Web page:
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Christmas convoy to cheer up Filipino troops on disputed shoal ‘ill advised’

A planned Christmas convoy of 40 boats aiming to bring the festive spirit to Filipino troops on a disputed shoal has been described as “ill advised” by the country’s security officials, who warned of heightened tensions with Beijing in the South China Sea.

The Philippines National Security Council has advised against the convoy’s planned trip, warning it is a time of “heightened tensions”.

About 40 boats, which will be decorated with nativity figures and traditional parol lanterns, have volunteered to take part in the mission, which aims to take donations to fisherfolk in the South China Sea, as well as coast guard crew and troops stationed at Second Thomas Shoal, where a derelict warship serves as an unlikely military outpost.

The National Security Council said that while it supported the intention “to bring holiday cheer” to frontliners, undertaking such a mission to Second Thomas Shoal would be ill advised. It did, however, suggest the Christmas Convoy could visit other locations in the South China Sea, where Philippine troops and civilians also “deserve Christmas goodies and donations from the public”.

The Philippines deliberately grounded BRP Sierra Madre at Second Thomas Shoal, a submerged reef in the Spratly Islands, in 1999 to guard against expansion by China. It has become a flashpoint in the disputed water.

Beijing has demanded the warship’s removal, and over recent months has repeatedly tried to block Philippine boats from delivering supplies to troops aboard – firing water cannon, targeting vessels with a military-grade laser and performing what Manila has condemned as dangerous manoeuvres.

Beijing claims almost the entirety of the South China Sea, despite an international tribunal in The Hague finding this to have no legal basis.

It also maintains that its coast guard acts in accordance with the law, and has accused the Philippines of provoking political drama, and Manila’s treaty ally, the US, of interfering.

On Tuesday, Philippine president Ferdinand Marcos JR said joint maritime and air patrols in the South China Sea had been launched by the Philippines and the US military, calling it as a “significant initiative”.

Edicio Dela Torre, convenor of the Atin Ito campaign, which is organising the Christmas fundraiser, said the mission would go ahead, but there would be negotiations to decide what form it should take. “We want something peaceful, something fun, we are not going [in order] to confront,” he said.

Political tensions are not the only hurdle for the Christmas Convoy. The weather, which is usually unfavourable during December, could also pose a significant logistical challenge.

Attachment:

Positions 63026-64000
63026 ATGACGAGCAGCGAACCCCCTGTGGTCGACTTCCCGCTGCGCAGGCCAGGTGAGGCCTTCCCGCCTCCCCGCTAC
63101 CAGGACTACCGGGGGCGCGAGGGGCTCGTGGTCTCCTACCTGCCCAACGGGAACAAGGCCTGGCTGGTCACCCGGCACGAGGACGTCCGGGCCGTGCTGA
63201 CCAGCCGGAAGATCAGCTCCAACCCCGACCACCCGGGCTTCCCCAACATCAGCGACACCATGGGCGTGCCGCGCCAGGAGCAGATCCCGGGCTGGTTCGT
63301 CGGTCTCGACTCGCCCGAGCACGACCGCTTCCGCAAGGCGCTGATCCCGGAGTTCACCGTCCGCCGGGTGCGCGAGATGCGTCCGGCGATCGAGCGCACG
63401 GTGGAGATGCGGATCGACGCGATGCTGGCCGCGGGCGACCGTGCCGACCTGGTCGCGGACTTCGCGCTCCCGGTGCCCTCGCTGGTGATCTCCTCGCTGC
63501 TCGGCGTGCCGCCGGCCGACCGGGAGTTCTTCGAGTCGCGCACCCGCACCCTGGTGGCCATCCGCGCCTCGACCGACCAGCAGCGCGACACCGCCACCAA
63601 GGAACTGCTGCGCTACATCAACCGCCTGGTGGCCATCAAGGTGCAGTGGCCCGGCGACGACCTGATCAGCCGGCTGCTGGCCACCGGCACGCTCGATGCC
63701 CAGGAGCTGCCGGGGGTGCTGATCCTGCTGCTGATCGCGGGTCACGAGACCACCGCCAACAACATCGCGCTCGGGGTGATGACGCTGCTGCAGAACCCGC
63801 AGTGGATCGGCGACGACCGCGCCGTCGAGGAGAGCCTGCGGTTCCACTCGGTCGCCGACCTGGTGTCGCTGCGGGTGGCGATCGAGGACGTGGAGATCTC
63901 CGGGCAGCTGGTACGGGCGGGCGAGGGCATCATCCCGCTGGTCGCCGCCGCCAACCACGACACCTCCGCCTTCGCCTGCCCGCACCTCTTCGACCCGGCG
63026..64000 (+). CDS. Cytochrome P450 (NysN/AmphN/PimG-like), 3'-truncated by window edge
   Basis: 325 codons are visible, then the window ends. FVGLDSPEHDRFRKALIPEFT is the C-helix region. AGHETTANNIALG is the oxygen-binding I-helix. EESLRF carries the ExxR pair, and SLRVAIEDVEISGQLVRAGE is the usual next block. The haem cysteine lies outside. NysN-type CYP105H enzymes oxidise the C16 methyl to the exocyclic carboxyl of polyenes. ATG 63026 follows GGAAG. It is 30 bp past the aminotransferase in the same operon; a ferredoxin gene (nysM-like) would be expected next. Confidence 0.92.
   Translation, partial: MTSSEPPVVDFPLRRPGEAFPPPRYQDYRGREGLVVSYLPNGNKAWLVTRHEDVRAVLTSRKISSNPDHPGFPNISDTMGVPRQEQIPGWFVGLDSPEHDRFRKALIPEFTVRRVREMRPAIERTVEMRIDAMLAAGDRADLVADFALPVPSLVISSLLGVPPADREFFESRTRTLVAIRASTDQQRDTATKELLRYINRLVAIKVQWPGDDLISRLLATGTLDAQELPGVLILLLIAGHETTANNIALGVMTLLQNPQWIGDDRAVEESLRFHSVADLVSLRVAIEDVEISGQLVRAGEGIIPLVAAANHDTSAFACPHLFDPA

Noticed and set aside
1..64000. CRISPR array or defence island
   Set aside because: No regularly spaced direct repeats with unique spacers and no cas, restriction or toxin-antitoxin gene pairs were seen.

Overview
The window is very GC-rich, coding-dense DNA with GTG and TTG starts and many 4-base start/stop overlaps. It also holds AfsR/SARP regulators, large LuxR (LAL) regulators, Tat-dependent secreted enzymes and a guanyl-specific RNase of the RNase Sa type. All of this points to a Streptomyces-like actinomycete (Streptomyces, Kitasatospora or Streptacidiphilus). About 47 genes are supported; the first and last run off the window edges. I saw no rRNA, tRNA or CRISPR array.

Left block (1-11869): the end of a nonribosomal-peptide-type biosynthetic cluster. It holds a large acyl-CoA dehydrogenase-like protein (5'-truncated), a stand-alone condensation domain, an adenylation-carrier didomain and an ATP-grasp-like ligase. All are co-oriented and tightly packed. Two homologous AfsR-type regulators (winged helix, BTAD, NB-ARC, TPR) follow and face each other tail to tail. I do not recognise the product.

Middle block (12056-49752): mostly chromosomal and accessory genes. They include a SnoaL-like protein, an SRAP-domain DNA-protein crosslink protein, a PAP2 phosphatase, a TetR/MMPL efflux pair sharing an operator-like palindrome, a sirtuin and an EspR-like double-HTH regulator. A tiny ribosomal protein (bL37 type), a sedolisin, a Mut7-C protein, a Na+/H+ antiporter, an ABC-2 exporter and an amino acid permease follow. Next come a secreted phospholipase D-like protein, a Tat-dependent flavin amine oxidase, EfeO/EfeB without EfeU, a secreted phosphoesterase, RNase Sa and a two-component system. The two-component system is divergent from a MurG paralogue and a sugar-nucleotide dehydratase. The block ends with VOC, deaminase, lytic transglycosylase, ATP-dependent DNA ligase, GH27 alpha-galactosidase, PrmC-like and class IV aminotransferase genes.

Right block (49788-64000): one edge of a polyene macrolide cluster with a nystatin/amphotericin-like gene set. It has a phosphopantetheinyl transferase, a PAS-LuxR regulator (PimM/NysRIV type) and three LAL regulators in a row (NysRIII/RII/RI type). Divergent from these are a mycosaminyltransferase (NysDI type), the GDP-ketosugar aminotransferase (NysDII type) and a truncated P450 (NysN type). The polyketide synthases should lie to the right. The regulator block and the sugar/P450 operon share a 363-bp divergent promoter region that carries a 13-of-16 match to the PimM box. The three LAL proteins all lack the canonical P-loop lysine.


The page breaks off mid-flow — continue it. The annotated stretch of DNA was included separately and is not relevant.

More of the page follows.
The campaign had begun with the idea of sending Christmas gifts to fishing communities that have been badly affected by the dispute in the South China Sea, Dela Torre said, adding that it expanded further to also include a delivery to the Philippine Coast Guard, and troops at BRP Sierra Madre. It had received a good response from NGOs, church leaders, as well as some business figures who have promised bulk donations. People have been asked to give items such a noodles, tinned foods, long sleeve shirts, toiletries and torches.

Dela Torre said he had spoken to a fisherfolk leader in Zambales, where communities have seen their catch decrease rapidly. They would once catch their quota in just two days, he said. “Now, even over a week, they still can’t get enough catch. Because it’s not just the harassment or the overfishing by Chinese vessels. It’s the fact that they destroyed the corals.”

The Philippines has accused China of destroying coral reefs within its exclusive economic zone – something Beijing has denied.

Dela Torre said it is hoped the campaign will last beyond Christmas and provide longer-term support to fishing communities, including through projects to protect mangroves, and create community fish landing centres, with cold storage and other facilities.

He also hopes to invest in education about issues relating to the South China Sea.

Malaya of the National Security Council has offered to deliver Christmas donations during the routine resupply missions by the Philippine Coast Guard, adding: “Our troops in Ayungin Shoal are well supplied by the Philippine Navy-AFP supported by the Philippine Coast Guard through the regular RORE [rotation and resupply] missions. There is, therefore, no need for a civilian Christmas convoy mission at this time.”

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